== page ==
Austen Bates

January 19, 2022

Who benefits, and how, from a circular approach to buildings?

A recent study explains how circular approaches can add economic, environmental, and social value to both new and retrofit construction projects.

A circular approach to the construction sector is urgently needed to drive down carbon emissions and reduce use of virgin resources. A recent report from WBCSD and Ramboll could help the industry get started.
The construction sector consumes more than half the world's virgin resources and accounts for nearly 40% of global carbon emissions and solid waste streams. Yet nearly a third of stakeholders surveyed for the WBCSD report about effective approaches to circularity in buildings said they did not know how to develop a monetary business case for circular performance.
Want to learn more about the circular economy?
How can you make a business case for circularity in your built environment project? What are the main drivers, the policies, and investments that can help? Learn the answers to these questions and more practical knowledge about circularity at the WBCSD and Ramboll webinar on 25 and 27 of January. Sign up now.
“Construction industry stakeholders typically consider circularity for innovative new projects whose economic value is mainly in market differentiation and find it hard to measure economic return on investment,” says Austen Bates, Head of Building Performance UK at Ramboll and the report’s lead author. “However, circular approaches can be applied in both new builds and retrofit projects to reduce carbon emissions, waste, and costs, as well as lead to higher asset valuation and a positive brand image.”
The report is issued by the World Business Council for Sustainable Development (WBCSD), with Ramboll as lead author. Below are some key learnings:
Economic benefits
To make circular economy approaches mainstream, circular strategies must result in positive economic outcomes, such as:
  • Avoided costs from new land acquisition and landfilling costs by prioritising existing land use. The study shows a 6% overall decrease in acquisition and maintenance costs compared to a standard building.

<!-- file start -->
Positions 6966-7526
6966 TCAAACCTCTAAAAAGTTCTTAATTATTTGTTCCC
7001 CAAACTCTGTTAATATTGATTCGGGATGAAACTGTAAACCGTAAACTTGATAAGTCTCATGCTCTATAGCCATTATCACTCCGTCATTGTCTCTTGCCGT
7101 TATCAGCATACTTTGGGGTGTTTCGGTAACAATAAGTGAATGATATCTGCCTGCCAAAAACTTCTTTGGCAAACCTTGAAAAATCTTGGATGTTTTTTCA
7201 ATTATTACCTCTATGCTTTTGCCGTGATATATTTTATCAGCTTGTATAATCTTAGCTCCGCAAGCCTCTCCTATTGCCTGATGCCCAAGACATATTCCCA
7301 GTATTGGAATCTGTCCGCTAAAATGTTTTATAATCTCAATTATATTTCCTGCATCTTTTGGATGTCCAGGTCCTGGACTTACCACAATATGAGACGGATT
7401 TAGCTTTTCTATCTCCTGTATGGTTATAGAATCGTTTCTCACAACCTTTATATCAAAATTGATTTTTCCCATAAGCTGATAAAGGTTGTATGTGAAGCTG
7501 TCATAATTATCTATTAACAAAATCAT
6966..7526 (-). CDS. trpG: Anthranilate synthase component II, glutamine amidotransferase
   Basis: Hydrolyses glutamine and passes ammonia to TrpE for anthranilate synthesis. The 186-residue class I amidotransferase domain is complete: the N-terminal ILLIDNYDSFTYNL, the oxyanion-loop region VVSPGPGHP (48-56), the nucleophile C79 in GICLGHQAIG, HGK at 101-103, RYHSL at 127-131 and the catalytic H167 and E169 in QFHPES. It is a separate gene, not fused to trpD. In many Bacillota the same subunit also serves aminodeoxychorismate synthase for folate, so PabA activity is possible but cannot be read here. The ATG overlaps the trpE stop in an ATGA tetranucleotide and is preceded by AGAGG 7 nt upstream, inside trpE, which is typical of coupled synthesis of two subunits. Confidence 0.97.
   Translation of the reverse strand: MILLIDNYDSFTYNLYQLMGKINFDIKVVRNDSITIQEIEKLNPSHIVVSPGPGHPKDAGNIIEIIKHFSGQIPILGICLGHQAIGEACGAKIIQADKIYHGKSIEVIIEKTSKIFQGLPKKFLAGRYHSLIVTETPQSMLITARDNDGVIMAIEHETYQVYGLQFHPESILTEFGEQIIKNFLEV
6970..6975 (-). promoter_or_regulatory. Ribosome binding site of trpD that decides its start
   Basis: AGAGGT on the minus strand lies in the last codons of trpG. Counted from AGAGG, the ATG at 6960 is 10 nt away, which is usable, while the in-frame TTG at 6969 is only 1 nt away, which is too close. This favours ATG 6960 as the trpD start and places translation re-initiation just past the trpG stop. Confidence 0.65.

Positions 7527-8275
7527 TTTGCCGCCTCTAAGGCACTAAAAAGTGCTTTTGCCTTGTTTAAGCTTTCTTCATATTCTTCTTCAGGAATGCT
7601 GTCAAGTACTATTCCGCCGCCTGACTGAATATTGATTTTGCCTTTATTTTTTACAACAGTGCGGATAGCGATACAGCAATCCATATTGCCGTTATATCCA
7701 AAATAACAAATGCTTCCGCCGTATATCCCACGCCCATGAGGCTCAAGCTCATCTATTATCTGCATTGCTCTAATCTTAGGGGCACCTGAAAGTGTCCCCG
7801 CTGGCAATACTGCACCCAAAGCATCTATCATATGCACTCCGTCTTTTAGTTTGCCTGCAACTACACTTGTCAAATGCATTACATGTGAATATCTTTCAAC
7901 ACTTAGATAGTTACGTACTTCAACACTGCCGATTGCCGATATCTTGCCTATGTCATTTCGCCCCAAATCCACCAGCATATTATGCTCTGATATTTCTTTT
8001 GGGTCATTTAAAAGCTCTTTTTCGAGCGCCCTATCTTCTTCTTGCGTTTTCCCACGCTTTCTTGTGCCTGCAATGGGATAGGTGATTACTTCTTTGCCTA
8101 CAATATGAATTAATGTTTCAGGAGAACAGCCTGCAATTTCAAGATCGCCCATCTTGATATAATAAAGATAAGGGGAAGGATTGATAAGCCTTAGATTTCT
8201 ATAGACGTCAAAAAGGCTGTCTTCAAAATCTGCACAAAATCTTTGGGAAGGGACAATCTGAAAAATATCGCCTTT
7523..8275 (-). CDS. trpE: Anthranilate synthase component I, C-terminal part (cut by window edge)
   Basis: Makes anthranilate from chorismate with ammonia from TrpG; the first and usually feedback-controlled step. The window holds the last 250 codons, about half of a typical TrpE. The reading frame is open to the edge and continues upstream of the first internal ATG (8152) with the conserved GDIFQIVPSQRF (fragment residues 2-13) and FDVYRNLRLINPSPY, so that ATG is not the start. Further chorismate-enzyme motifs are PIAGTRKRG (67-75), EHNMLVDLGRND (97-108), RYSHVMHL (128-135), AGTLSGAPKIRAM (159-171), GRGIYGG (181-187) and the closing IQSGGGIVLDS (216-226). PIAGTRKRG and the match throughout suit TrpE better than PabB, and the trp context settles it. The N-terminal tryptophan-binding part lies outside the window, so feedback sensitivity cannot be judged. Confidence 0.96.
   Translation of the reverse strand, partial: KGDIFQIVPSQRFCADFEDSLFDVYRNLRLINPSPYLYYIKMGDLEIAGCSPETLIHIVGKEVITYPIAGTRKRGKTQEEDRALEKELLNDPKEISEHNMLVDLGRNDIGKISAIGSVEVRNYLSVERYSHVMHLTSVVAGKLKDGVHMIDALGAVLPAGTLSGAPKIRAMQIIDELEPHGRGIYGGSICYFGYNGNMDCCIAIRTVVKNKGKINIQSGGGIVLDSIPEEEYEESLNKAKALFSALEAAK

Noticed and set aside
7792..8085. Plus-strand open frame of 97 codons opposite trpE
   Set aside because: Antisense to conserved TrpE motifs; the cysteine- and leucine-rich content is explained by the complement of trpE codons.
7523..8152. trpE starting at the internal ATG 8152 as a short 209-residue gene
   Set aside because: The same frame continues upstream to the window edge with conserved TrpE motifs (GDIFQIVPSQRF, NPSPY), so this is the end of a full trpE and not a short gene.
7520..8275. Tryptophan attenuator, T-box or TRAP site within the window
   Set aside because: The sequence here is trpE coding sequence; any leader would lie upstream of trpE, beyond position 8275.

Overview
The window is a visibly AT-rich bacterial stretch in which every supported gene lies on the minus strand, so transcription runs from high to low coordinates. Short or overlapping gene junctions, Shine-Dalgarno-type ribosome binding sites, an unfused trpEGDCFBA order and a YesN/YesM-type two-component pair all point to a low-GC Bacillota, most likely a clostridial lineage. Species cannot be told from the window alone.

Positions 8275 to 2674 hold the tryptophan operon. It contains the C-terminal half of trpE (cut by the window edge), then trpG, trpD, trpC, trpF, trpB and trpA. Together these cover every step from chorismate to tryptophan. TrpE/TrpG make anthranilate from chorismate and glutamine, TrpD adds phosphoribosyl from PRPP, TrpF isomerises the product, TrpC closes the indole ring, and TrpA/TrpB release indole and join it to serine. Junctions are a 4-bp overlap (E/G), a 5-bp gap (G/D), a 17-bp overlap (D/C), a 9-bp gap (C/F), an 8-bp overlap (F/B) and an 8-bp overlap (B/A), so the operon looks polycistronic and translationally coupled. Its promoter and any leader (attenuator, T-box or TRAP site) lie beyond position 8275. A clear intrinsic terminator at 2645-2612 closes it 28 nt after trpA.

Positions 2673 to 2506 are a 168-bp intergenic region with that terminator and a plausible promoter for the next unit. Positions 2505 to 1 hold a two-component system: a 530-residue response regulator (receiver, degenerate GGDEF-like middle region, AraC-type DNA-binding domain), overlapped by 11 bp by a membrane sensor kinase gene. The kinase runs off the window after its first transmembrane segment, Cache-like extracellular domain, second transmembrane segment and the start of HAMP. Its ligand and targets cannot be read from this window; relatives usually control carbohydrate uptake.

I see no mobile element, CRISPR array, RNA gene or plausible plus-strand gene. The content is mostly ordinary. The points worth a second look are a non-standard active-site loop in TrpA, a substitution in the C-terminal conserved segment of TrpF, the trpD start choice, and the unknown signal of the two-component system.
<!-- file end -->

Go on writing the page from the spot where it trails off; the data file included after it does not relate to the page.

• Increased value of products and services by accounting for residual material value and reduced deconstruction and landfilling costs, especially after using material passports.
  • Market differentiation and rapid sales via enhanced branding and local community buy-in by being visibly environmentally responsible.
The report suggests that complying to circular principles can put businesses ahead of the curve to meet future policies and standards for operating and mitigating regulatory risks.
Environmental benefits
The environmental benefits are the greatest known "value impact" from implementing circular economy methods, including:
- Lowered carbon emissions and waste for projects using whole-life carbon analyses to estimate carbon emission reductions, to reduce use of virgin materials, and to minimise waste across materials, energy, and water. Approximately 75% of survey respondents agreed circular principles had a tangible impact on carbon emissions and waste reduction
- Reduced biodiversity loss by fundamentally transforming the way the sector extracts, processes, uses, and consumes natural resources
- Improved material transparency via material passports, which can help financial assessments of retained material value and inform decision-making throughout all lifecycle phases
"The building sector is increasing its appetite to deliver on the net zero mission as they see circular economy approaches provide opportunities to account for true costs and values on a life-cycle basis,” says Austen Bates.
Quick Facts
  • The World Business Council for Sustainable Development (WBCSD) is a global, CEO-led organisation of over 200 leading businesses working together to accelerate the transition to a sustainable world.
  • A circularly built environment, for instance, maximises value over time by optimising the use of resources while minimising waste throughout its whole life cycle from design and construction, to maintenance and deconstruction.
  • With the adoption of the Paris Rulebook, EU Taxonomy, as well as meeting increasing local sustainability reporting requirements, the case for adopting a circular approach is only growing stronger.

Want to know more?

  • Austen Bates


    +44 7812 509039

    Austen Bates